How to Use Snowball Method to pay off Debts

How to Use Snowball Method to pay off Debts

September 29, 2021

Want to manage your budget better and cope with your debts shortly? You are not alone, as getting out of debt is a priority question for millions of Americans. If you are one of them, you will take an interest in the debt snowballing method first introduced by a talk show host Dave Ramsey. This method can be a good motivator to get out of debt. 

“But what I have learned is that personal finance is a 20 % head knowledge and 80% behavior. So it would help if you had some quick wins to stay pumped enough to get out of debt completely,” said Dave Ramsey.

Ahead is a lowdown on what debt snowballing is and how to avail of it.

What is Debt Snowballing?

The debt snowball is a debt repayment method in which a person lists all of their obligations from smallest to largest (except the mortgage), then focuses on paying off the lowest debt first, while simply making minimum monthly payments on the other debts. 

One of the hardest aspects of paying off debts is keeping the consistency of timely payments each month, especially if it’s a long-term obligation. Thus, If you are looking for a way to stay motivated in your debt-repayment journey, this method may be intriguing. Every time you clear one of your loans, you have more money to pay for other loans generating a snowball effect. 

How to Use the Snowball Method to Tackle Your Debts?

Here are the five simple steps you can undertake to obtain the desired financial wellbeing in the future: 

  1. Make a list of all your debts (except for mortgage), starting from smallest to largest, without considering the interest rates.
  2. Make another list of the minimum monthly payments for all your debts.
  3. Start paying the smallest possible amount on each of your loans (apart from the smallest debt) every month. 
  4. Decide the maximum possible amount you can appropriate for the smallest debt you owe. 
  5. As soon as your smallest debt is repaid, target the next smallest one and repeat the same steps (repay minimum payment due and maximum possible amount for smallest debt) until your debts are fully repaid.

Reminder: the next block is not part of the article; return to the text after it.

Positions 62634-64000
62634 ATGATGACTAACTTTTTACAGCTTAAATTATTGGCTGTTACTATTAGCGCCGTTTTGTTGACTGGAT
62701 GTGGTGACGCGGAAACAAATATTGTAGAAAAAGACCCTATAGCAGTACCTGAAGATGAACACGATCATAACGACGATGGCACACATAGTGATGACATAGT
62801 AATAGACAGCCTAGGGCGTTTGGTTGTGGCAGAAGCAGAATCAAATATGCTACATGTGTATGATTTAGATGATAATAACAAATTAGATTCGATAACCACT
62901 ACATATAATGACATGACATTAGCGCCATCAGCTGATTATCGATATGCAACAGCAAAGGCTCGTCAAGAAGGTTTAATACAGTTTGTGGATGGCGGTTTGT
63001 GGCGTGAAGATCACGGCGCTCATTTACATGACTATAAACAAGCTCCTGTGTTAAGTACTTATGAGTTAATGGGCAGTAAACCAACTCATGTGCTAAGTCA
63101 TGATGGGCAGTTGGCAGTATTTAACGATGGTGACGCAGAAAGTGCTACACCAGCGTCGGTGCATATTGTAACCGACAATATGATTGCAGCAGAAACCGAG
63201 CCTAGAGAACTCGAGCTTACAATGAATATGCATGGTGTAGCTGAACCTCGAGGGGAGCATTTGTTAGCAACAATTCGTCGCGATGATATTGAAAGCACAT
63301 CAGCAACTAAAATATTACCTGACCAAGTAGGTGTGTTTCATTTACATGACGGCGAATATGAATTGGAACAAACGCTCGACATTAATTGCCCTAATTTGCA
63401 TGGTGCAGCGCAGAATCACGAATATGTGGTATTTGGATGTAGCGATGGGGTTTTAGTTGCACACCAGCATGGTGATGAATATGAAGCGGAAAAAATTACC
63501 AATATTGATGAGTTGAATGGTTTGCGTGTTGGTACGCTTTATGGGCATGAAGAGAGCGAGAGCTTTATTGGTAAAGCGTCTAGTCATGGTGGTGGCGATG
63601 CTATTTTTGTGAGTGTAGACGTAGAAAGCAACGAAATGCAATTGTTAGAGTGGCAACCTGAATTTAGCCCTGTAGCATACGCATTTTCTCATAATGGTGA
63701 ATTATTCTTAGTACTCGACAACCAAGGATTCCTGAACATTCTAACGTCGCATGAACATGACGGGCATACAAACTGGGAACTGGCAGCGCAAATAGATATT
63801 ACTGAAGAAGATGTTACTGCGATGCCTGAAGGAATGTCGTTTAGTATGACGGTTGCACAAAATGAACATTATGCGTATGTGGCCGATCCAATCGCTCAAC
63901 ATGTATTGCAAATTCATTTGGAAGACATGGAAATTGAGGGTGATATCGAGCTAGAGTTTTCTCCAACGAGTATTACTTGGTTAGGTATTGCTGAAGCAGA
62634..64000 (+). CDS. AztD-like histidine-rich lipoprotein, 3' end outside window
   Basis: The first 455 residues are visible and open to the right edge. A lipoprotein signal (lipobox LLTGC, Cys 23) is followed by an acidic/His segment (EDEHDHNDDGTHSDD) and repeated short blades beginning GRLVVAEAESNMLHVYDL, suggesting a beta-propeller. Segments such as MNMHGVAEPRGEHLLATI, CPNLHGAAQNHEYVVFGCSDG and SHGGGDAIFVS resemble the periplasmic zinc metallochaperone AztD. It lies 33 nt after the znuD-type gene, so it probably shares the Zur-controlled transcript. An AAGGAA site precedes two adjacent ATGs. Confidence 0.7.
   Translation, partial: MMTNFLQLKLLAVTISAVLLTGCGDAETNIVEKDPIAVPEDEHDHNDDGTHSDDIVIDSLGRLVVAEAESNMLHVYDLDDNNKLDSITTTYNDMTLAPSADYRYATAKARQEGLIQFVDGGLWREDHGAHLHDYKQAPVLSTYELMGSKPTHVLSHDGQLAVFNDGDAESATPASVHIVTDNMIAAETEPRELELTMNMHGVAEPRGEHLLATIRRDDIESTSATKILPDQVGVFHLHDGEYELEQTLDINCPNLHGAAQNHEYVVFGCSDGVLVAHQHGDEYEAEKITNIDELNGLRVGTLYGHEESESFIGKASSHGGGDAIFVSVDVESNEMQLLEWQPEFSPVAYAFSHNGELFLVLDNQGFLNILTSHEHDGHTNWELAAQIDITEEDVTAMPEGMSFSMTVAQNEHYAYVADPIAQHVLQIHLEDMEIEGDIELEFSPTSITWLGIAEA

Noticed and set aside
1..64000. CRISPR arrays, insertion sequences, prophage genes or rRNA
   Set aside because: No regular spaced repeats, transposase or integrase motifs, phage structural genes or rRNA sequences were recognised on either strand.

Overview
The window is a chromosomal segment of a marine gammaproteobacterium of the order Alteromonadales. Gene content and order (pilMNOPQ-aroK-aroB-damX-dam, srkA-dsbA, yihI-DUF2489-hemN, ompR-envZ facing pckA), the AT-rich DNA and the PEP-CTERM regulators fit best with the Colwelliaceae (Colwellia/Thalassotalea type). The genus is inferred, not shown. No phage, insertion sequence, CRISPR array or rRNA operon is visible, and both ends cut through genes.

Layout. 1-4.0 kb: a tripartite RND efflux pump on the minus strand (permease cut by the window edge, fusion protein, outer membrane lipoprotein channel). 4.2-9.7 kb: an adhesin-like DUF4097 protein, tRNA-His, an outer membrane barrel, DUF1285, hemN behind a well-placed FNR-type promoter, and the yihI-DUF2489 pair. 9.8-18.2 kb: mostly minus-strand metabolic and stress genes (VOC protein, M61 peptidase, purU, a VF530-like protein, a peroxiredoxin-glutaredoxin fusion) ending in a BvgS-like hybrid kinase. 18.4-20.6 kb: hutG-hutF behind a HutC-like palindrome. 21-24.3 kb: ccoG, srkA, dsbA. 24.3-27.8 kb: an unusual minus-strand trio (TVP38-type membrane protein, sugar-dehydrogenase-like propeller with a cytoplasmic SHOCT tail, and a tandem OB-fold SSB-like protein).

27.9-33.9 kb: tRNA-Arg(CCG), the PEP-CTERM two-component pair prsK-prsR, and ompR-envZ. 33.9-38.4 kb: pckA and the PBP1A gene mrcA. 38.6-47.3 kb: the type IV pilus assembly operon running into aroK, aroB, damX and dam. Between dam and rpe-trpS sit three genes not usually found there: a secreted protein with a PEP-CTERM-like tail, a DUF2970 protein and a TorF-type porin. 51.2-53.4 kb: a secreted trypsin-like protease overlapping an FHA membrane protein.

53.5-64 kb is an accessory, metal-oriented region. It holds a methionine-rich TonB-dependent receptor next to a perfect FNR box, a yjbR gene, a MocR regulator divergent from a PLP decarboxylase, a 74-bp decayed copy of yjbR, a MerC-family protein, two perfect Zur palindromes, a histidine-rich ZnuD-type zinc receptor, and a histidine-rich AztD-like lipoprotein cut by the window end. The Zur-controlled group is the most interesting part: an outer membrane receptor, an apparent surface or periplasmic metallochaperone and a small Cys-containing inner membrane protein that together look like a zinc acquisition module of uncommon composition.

Remember that debt snowballing is just one of the many debt repayment strategies. As you don’t look at the interest rates, you count each sum you owe; debt-snowballing may not be the most cost-effective method. 

The Pros and Cons of Debt Snowballing

Let’s look at the advantages and disadvantages of the snowball debt strategy in order to decide if it’s applicable to your situation. 


Motivation: One of the main benefits of the debt snowballing method is its psychological effect. Seeing quick results will help you stay motivated and will encourage you to strive hard to pay off your debts. 

Development of Healthy Spending Habits: It is much easier to give up and multiply your debts when you are in the black and don’t see any progress. While with this strategy, you will keep track of your spendings, and eventually become a wiser spender. 

Simplicity: You don’t have to work out formulas or count interest rates to decide which of your debts to repay first. Snowball debt method is anything but complex calculations. 

These are some of the advantages of the snowballing debt approach, but before you decide whether or not this strategy is good for you, let’s consider some of the disadvantages.


Paying More Money: When you focus on the number of your debts rather than interest rates, you may end up paying more on interest because larger debts may have higher interest rates. Thus, if you have high-interest rate debts, the financial experts don’t recommend adhering to debt snowballing until these high-interest debts are lowered at least. 

Difficulties to Get Credit in the Future: Following the debt snowballing method that suggests closing down your credit card accounts once they are repaid will make it harder to get credit in the future. 

While those who stay motivated from quick victories may benefit from debt snowballing, the others for whom the numbers matter may not find it appropriate. Instead, the latter will prefer to pay off the highest interest rate debts first. If you are one of them, consider the avalanche method to attack your debts. 

No one wants to live with a debt burden, so pick the strategy that works best for you and start working out your debt-free tomorrow.